I think it important for producers too; especially MySpace. I get up by producers everyday asking me to check out their MySpace. If time permits, I definitely go. The problem is, most of the tracks they have on there are average.

Don’t ask somebody to go to your MySpace unless it has your best stuff on there.

At the very least, make sure you put your best foot forward and make sure that your best records are on your MySpace; so if I go, I’m impressed.

Otherwise, it’s just an idea of what you can do. I don’t need an idea – I want to know what you’re capable of, at your best.

What’s the biggest mistake you notice others make when they’re coming up in the game? What advice can you offer them?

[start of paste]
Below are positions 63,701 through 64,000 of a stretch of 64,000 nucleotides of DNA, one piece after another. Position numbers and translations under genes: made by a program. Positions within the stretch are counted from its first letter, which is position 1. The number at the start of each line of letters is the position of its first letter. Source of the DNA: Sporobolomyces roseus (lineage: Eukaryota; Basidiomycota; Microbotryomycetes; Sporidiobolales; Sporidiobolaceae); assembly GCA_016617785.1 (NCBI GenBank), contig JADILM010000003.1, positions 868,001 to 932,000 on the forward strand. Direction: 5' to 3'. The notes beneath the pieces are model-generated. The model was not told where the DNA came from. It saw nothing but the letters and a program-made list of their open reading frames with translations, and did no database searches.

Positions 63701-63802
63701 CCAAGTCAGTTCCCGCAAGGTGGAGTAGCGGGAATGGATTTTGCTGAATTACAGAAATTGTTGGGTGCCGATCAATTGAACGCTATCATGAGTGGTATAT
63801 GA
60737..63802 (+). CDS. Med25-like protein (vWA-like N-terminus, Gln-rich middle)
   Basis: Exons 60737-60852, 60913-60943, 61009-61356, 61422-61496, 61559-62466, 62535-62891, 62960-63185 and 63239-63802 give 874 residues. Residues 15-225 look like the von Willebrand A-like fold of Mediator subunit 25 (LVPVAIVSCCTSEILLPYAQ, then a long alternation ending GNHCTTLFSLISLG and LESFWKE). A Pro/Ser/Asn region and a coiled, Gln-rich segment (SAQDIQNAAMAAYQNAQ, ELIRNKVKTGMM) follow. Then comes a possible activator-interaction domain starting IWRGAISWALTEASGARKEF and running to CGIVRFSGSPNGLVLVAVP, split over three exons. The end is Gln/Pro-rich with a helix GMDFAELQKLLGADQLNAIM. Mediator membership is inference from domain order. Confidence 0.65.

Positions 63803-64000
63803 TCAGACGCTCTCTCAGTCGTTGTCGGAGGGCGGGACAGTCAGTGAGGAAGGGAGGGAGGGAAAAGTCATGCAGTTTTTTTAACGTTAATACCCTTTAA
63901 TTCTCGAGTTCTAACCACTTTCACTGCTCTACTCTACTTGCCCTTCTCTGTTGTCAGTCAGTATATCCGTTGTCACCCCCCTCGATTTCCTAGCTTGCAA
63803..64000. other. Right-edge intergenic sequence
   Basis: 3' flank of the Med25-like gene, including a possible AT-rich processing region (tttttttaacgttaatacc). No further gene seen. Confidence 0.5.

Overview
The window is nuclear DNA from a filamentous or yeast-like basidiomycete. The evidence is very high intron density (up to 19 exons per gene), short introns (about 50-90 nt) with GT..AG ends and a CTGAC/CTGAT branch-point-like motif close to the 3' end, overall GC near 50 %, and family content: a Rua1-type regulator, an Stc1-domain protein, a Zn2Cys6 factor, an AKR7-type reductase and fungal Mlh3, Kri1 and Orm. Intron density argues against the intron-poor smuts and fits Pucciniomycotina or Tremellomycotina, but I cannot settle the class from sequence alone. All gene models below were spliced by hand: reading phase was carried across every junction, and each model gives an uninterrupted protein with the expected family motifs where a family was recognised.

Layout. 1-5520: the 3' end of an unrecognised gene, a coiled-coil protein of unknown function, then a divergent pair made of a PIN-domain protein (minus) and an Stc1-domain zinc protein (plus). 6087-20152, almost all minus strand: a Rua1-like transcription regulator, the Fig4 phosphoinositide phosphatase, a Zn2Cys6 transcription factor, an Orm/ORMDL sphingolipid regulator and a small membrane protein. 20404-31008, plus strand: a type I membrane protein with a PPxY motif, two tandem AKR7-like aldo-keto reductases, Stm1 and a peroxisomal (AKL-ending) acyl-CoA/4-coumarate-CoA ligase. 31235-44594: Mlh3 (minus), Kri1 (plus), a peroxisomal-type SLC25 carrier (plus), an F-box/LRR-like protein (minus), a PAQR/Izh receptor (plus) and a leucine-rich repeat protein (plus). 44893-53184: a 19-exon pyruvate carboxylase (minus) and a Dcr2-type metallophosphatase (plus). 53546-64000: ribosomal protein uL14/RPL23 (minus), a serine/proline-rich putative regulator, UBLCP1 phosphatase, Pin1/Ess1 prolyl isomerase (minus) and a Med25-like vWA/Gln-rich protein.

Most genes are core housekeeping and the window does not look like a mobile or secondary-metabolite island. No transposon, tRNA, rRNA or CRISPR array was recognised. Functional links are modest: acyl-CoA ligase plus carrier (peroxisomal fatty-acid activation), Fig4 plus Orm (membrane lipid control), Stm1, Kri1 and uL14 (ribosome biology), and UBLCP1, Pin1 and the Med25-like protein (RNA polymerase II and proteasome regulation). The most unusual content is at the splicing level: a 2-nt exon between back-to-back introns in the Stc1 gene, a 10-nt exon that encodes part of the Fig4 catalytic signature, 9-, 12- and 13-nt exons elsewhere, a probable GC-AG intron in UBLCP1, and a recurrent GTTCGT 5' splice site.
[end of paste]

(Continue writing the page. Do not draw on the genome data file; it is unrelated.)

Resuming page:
That’s a tough one. Probably, getting into the wrong relationships.

A lot of times, people seek out managers, and they’re so set in an idea, they’re so married to the idea of having a manager represent them, that they end up signing long-term contracts with people who can’t really do anything for them.

If you’re going to have somebody managing you, you should have a trial-period, to see how compatible you guys are and how productive you can be together.

If you guys prove to be compatible, then great – sign a long-term contract.

A lot of these guys, they want a manager so badly, they get into the wrong contracts with somebody who isn’t doing anything for them. And then they’re stuck with somebody, for a matter of years, who can’t move their career forward.

So just think things through and make sure not to jump into anything just because you love the idea of it. Try it out first.

You can find Zach Katz and Beluga Heights on MySpace at